New research shows no consistent association between COVID-19 rebound and treatments like Paxlovid.
The findings underscore the benefits of COVID-19 treatments – especially as more Americans fall behind on their recommended coronavirus shots due to many reasons, including vaccine fatigue and hesitancy, which is often politically motivated.
In a report published Thursday by the Centers for Disease Control and Prevention, researchers looked at studies on COVID-19 rebound – or the resurgence of mild illness about three to seven days after resolution of the initial illness – published from 2020 through 2023. They found that the rebound effect happens to people whether they take COVID-19 treatments or not.
A person’s risk of rebound is related to many factors, including overall immune response to the coronavirus. No hospitalizations or deaths from COVID-19 rebound were reported in the studies.
Cartoons on the Coronavirus
“COVID-19 rebound might reflect viral fluctuation that is part of the natural disease process early in the course of illness and be related to how a person’s immune system responds to infection,” researchers wrote in a summary of the report.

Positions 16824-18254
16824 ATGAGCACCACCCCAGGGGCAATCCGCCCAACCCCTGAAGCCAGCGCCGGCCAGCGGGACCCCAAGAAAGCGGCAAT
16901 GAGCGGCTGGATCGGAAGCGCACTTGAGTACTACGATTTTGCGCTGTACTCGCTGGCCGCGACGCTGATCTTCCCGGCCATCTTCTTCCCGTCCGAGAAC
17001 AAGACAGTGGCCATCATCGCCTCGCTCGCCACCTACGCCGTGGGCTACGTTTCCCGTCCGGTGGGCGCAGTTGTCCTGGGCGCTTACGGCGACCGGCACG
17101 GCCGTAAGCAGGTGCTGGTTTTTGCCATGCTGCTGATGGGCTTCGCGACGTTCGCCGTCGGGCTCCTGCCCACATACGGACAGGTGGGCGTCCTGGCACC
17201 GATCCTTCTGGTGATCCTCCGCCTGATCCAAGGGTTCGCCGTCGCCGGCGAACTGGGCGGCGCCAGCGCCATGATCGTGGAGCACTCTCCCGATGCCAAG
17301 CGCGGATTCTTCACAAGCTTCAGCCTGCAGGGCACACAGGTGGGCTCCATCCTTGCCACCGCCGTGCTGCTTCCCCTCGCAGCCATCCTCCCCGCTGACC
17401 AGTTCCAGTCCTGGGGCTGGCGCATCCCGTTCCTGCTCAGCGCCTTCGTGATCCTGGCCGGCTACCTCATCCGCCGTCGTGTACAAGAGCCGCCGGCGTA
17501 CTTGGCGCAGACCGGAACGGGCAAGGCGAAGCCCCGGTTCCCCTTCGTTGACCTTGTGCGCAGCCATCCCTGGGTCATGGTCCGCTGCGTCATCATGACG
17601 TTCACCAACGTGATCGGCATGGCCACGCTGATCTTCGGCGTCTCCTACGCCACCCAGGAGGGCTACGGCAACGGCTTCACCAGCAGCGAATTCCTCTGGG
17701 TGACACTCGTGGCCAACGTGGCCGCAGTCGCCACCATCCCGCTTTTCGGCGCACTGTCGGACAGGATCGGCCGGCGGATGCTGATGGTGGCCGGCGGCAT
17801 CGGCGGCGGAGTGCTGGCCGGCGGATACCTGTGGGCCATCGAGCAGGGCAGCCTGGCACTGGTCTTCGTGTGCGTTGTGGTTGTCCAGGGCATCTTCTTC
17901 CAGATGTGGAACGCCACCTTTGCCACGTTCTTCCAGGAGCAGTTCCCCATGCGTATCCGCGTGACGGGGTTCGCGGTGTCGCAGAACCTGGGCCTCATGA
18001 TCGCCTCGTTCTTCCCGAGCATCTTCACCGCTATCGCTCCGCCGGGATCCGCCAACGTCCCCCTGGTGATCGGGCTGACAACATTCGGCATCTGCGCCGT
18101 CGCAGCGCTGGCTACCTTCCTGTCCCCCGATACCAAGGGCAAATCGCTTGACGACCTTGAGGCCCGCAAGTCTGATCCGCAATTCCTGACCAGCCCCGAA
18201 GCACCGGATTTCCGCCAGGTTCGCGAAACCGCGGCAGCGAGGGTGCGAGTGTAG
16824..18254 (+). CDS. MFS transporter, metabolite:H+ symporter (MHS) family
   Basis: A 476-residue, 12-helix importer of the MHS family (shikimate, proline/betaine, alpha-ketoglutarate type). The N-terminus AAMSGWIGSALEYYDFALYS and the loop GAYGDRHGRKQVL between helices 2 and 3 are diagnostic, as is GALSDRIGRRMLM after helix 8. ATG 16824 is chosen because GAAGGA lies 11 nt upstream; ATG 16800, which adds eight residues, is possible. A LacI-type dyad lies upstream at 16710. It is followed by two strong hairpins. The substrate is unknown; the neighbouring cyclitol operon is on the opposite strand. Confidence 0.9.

The researchers said the benefits of COVID-19 treatment outweigh the risks of rebound. The findings suggest that the “substantial benefit of antiviral treatment among persons at risk for severe disease outweighs the risk for rebound, because rebound resolves quickly and is not associated with an increase in severity of recurring signs and symptoms or drug resistance.”
In another report published Thursday, researchers looked at clinical trial data for Paxlovid to determine the rate of viral rebound among COVID-19 patients. They found that rebound rates were similar between patients with and without antiviral treatment.
Paxlovid is approved for the treatment of mild or moderate COVID-19 in adults who are at high risk for progression to severe disease, including hospitalization or death.
“Consider antiviral treatment options, including nirmatrelvir/ritonavir, for all eligible patients, including older adults (especially those 65 years or older), patients who aren’t up to date on COVID-19 vaccinations, and people with certain medical conditions that make them more likely to get very sick with COVID-19, such as weakened immune systems,” researchers wrote in a summary of the report.